Healing and recovery after treatment should be of prime importance in the mind of the patient. The postoperative guidelines and instructions, as prescribed by the dentist, should be followed to the best possible level to ensure speedy healing and prevent any chance of infection or trauma to the treatment site. Alongside these instructions, the patient should also get the much needed rest without which it is impossible to achieve optimal recovery. A proper schedule and pattern of oral hygiene is also to be maintained by the patient to prevent any bacterial infection from growing in the procedural area.
Taking care of a bleeding tooth once the process of extraction is complete
It is very normal to experience some bleeding after going through a tooth extraction. Slight bleeding may take place for 24 hours after the procedure has taken place. The patient should use the gauze that was provided and bite down hard for a period of an hour. The gauze must be removed in the gentlest manner possible. A sip of water might help loosen the gauze if it feels stuck to the operated tissue. Doing this will keep away the bleeding from taking place again. In case the bleeding is profuse or prolonged for more than the normal duration of time, the patient must consult a dentist at the soonest possible opportunity. A common cure for such a problem is a moist black tea bag. Dentists often ask patients who are suffering from continued bleeding to bite down on a black tea bag as the tannic acid produced by it curbs the heavy bleeding and aids in hastening the process of clotting.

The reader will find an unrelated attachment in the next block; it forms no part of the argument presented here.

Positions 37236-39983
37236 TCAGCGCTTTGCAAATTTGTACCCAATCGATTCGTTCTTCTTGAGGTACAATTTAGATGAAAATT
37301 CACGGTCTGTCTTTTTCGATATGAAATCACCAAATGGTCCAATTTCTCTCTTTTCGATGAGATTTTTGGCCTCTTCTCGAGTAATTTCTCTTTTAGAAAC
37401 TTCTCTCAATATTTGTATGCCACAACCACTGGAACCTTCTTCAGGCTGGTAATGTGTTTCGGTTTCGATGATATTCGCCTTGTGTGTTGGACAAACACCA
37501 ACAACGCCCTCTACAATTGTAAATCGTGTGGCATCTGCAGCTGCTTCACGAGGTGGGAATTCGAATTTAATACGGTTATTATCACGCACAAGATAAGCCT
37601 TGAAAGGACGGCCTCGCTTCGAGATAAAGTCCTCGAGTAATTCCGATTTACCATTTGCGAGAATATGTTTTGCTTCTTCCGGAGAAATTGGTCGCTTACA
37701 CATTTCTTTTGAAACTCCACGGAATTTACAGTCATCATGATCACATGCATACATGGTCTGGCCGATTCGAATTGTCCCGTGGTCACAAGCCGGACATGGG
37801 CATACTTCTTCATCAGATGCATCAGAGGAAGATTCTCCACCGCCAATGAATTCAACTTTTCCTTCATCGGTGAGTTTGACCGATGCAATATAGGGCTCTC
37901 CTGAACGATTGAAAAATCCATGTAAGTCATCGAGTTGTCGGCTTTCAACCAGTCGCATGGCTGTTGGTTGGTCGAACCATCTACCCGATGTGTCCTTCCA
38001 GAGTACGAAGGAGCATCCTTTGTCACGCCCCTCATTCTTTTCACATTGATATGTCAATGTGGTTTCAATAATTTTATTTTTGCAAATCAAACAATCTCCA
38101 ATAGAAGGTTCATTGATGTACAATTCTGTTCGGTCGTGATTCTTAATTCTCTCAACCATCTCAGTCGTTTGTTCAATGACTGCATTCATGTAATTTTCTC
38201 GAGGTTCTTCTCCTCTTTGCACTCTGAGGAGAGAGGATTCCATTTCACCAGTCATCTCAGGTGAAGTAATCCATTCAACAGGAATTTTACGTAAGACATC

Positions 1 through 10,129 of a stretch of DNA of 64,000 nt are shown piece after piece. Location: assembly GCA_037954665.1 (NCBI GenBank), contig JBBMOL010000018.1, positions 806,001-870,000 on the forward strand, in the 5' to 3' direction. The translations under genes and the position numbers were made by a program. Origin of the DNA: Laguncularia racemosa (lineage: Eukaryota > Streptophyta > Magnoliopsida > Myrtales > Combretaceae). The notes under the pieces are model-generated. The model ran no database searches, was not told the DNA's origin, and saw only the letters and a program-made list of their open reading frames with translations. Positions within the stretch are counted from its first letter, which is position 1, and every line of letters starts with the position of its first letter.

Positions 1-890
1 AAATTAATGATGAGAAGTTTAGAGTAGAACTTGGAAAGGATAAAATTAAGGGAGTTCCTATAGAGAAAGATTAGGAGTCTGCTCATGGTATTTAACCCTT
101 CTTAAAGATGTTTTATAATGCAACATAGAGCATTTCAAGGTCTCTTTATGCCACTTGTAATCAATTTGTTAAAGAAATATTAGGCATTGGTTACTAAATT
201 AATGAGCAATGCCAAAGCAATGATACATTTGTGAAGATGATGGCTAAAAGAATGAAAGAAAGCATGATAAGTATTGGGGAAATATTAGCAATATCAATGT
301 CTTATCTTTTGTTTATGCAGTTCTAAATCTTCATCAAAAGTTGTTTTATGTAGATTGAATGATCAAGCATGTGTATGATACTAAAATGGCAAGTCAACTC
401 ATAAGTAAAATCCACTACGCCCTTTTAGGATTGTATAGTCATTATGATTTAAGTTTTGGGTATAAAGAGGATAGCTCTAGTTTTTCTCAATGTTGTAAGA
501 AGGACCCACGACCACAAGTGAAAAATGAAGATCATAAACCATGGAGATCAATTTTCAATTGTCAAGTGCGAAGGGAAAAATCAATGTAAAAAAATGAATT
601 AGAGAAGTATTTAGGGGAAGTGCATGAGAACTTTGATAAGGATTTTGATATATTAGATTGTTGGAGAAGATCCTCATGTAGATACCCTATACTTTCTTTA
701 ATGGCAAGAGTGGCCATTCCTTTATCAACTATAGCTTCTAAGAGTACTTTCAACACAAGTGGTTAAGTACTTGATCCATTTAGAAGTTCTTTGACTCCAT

Curbing the amount of swelling that happens in your mouth
Swelling is usually the inevitable aftermath of an oral procedure. Placing the head on an elevated pillow helps bring it down to some extent. The patient can also opt for an ice pack to be kept near the site of the treatment. Stiffening as well as slight bruising, especially if the treatment involved the lower wisdom tooth, is also to be expected. Swelling usually lasts for about 7 to 10 days. If the swelling does not subside in a week or so, the dentist must be consulted. The degree of postoperative pain depends on the extent of the corrective procedure. The dentist is bound to prescribe suitable medications to the patient for pain management. The patient is advised to follow the instructions regarding the consumption of these medicines, as advised by the doctor. Prior to taking any over-the-counter medicine, the dentist should always be consulted. In case an antibiotic has been prescribed, the patient should always make sure that he or she completes the full course of the medication to avoid chances of possible infection.